Directed by Wes Anderson
You see there are still faint glimmers of civilization left in this barbaric slaughterhouse that was once known as humanity. Indeed, that’s what we provide in our own modest, humble, insignificant… ah fuck it.
You don’t really laugh at Wes Anderson’s films, do you? You smile (constantly) and you chuckle (occasionally), but you don’t laugh. The man is too quirky to make you laugh – even if he did come close this time. Not since Alec Baldwin’s classic scene in Glengarry Glen Ross have I heard ‘fucking faggot’ said with such gusto and style. Adrien Brody had me there. In fact, this film features some of the most hilarious swearing I’ve heard in a while. Because no one can do it quite like a guy who gave us Moonrise Kingdom and Fantastic Mr. Fox
Obviously enough, The Grand Budapest Hotel looks exactly like a Wes Anderson film. That disarming, cutesy-witty style of his, preserved in its ideal state down to every last word and wrinkle. And every time you think: but it shouldn’t work, those mannerisms, that suffocating dollhouse perfection. And every time his masterful execution just wins you over. You accept his rules, you have no choice.
The cast is breathtaking. Usual suspects (including, yes, Bill Murray) mixed with new blood (Jude Law, Ralph Fiennes, Mathieu Amalric, others). But while the acting is always impeccable (Fiennes in particular is a portrait of solemn hilarity), you always get the feeling that these are no more than talented puppets, beautiful animated dolls in a Wes Anderson show. And I mean that in the best possible sense.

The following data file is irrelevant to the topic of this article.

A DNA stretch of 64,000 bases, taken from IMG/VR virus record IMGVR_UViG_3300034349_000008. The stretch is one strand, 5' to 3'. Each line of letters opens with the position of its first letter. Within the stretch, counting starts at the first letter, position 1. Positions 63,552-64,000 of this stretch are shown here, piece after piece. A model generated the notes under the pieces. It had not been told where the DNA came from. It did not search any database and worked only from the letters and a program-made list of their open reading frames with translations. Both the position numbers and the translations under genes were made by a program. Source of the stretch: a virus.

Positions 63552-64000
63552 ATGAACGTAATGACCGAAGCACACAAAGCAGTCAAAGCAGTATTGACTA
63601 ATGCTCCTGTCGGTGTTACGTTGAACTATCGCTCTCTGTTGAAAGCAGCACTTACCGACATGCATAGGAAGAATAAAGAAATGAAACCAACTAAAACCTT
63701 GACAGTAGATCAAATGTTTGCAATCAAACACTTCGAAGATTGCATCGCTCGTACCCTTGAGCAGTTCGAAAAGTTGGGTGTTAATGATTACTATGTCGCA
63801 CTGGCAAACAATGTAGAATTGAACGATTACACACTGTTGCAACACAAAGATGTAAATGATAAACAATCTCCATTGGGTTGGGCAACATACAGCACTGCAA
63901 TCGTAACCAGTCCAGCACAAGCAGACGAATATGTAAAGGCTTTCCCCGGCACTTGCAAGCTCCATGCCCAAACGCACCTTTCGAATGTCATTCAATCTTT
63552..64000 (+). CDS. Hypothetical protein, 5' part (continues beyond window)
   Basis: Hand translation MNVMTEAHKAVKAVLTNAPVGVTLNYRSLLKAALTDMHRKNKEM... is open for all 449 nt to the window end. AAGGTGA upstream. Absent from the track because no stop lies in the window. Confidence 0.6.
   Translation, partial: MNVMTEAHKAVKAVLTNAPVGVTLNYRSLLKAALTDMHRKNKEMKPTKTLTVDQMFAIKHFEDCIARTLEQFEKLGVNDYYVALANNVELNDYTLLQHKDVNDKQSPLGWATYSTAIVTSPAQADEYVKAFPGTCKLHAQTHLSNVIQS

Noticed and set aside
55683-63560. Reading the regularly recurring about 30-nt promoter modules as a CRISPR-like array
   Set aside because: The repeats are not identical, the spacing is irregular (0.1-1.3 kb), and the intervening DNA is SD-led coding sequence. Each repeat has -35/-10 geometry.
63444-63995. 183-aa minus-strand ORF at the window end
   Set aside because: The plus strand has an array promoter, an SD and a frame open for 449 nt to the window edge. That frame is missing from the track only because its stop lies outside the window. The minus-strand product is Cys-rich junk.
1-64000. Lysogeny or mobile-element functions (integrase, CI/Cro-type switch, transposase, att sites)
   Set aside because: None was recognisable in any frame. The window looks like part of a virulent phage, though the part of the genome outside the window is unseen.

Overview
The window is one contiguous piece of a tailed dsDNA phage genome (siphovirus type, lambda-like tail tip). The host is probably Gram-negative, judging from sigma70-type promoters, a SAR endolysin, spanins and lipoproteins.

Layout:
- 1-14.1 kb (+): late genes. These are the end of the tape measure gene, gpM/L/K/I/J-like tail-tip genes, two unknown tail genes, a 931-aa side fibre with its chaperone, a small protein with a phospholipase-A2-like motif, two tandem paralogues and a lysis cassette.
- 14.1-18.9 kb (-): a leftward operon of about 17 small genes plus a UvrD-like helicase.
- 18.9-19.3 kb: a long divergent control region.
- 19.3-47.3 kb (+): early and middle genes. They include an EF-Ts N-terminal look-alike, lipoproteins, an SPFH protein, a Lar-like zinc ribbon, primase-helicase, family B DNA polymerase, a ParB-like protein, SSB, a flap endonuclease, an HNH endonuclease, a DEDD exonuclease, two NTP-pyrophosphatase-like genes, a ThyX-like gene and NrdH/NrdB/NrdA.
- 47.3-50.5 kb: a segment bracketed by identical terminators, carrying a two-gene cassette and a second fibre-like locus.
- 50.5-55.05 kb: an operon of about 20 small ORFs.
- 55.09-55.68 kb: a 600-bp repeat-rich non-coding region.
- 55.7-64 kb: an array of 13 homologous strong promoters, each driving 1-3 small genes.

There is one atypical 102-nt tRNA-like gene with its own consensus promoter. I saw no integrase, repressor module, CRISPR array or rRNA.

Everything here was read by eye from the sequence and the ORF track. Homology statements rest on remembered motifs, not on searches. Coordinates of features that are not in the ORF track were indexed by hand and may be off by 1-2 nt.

The Grand Budapest Hotel is like a weirded-out adventure story for children. The usual, then. From shot one, Anderson places you into his world, and this time it is a fictional country called Zubrowka. Eastern Europe, by the looks of it. Gustave H (funny, kind, generous, odd), a concierge of one truly striking and singular hotel, is framed for murder and is on the run. Lots of cute characters and whimsical sequences along the way, nothing you would for a moment mistake for reality. Most of the story takes place in the 1930’s, and you will be aware that some bad stuff is going on outside, but the Nazis are a Mickey Mouse organization and even the prison view is basically a postcard from Amsterdam.
Allegorical statements don’t really fit into a Wes Anderson world, so instead enjoy it as a unique spectacle. The Grand Budapest Hotel is a genuine tale of kindness for insecure adults with a strong sense of self-irony and taste.